ESPN fired Curt Schilling, a major league baseball analyst, over expressing offensive comments regarding transgender people.
“ESPN is an inclusive company,” the network said in a statement emailed to The Washington Post. “Curt Schilling has been advised that his conduct was unacceptable and his employment with ESPN has been terminated.”
Schilling’s conduct has been called into question before by ESPN for offensive or political statements that the analyst has made. But, it was his social media post on Tuesday that was the last straw for the network. Schilling posted a meme that depicted a man wearing a wig and ripped clothing. His comments accompanying the post read, “A man is a man no matter what they call themselves,” referring to the recent bathroom laws that have been passed in several states. “I don’t care what they are, who they sleep with, men’s room was designed for the penis, women’s not so much. Now you need laws telling us differently? Pathetic.”
After receiving backlash from readers, Schilling went on to say, “You frauds out there ranting and screaming about my ‘opinions’ (even if it isn’t) and comments are screaming for ‘tolerance’ and ‘acceptance’ while you refuse to do and be either.”
Schilling is known for his outspoken comments, so this isn’t the first time that he has garnered controversy over social media. Just last month Schilling was in hot water after telling a radio station that Hillary Clinton“should be buried under a jail somewhere,” violating ESPN policy about sharing political opinions on the election. He was suspended by ESPN in August, for making comments that compared Muslims to Nazis. This suspension was eventually extended for the rest of the baseball season.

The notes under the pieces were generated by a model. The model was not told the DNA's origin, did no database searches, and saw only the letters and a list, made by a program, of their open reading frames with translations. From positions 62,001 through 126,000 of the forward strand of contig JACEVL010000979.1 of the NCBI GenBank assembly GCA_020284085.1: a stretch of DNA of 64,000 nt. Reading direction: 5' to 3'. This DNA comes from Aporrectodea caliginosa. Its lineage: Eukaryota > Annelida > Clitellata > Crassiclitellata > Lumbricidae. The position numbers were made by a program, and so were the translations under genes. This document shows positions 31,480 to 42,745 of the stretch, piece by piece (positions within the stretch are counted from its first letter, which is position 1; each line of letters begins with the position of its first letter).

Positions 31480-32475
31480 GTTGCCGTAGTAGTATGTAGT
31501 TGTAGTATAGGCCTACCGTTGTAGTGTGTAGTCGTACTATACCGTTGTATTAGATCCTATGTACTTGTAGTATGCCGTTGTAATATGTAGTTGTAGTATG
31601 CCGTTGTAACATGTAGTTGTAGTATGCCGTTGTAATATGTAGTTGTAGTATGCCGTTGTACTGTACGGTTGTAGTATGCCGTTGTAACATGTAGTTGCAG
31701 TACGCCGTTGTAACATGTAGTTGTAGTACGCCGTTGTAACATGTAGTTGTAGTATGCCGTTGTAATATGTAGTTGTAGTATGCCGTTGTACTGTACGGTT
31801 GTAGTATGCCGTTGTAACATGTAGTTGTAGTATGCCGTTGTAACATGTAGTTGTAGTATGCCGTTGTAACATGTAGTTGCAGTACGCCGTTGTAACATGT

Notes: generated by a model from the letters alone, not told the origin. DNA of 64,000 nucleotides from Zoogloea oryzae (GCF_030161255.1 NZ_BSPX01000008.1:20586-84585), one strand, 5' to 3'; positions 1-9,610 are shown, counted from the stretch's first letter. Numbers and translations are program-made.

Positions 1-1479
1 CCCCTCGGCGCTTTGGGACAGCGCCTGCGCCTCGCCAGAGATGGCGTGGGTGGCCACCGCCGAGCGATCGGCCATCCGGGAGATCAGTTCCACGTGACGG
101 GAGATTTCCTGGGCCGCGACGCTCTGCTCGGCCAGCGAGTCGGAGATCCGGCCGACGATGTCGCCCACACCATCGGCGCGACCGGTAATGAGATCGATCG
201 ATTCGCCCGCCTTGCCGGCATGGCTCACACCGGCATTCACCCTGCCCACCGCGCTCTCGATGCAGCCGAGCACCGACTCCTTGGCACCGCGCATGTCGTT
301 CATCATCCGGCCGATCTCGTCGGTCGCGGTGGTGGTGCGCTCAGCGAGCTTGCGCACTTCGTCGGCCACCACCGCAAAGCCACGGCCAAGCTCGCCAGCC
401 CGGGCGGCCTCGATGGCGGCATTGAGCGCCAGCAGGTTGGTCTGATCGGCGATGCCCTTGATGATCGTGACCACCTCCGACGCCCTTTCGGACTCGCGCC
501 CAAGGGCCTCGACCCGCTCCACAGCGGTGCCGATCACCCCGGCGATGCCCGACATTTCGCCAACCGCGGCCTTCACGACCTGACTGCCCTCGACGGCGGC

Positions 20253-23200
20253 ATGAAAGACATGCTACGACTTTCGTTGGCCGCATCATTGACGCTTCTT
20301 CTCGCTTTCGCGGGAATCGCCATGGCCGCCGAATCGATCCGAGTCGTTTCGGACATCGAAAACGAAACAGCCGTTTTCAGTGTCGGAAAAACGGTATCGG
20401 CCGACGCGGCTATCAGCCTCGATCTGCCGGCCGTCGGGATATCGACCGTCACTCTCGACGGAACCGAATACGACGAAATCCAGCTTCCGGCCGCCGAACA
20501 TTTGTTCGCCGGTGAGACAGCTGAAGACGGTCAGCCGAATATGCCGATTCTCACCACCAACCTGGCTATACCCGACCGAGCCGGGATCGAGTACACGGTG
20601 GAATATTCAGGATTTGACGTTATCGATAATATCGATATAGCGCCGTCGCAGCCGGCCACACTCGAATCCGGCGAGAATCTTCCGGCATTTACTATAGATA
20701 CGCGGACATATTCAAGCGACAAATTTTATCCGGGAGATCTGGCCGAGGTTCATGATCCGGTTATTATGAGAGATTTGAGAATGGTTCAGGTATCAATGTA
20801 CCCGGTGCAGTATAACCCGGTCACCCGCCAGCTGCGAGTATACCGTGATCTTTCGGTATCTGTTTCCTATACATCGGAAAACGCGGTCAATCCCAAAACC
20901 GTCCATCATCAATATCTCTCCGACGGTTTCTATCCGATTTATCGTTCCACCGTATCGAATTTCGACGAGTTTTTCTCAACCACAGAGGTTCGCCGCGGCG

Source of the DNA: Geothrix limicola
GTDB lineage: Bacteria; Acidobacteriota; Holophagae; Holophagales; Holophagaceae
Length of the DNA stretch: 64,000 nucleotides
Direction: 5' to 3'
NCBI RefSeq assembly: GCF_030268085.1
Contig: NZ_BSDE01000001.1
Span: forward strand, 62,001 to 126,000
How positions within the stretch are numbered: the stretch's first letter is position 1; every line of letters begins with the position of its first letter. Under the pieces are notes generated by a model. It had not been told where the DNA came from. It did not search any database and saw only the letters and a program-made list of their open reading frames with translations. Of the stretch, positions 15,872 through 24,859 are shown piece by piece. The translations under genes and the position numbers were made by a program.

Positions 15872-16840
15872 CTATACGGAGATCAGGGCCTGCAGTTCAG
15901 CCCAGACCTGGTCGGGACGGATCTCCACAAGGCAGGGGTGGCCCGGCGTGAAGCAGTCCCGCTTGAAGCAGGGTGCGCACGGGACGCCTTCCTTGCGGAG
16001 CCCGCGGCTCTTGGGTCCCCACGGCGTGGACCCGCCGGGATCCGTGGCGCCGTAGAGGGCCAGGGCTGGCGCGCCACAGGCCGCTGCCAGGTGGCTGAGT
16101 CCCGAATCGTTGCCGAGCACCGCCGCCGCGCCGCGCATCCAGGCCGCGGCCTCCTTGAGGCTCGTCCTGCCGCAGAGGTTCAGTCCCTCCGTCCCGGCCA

It appears that Schilling expected that his days were numbered with ESPN. Shortly after his suspension during the baseball season, a filing with the Federal Election Commission showed that Schilling, while donating $250 to Ben Carson’s presidential campaign, had listed his employer as “ESPN (Not Sure How Much Longer)” and, under “Occupation,” he wrote, “Analyst (For Now Anyway).”
Article via The Washington Post, 20 April 2016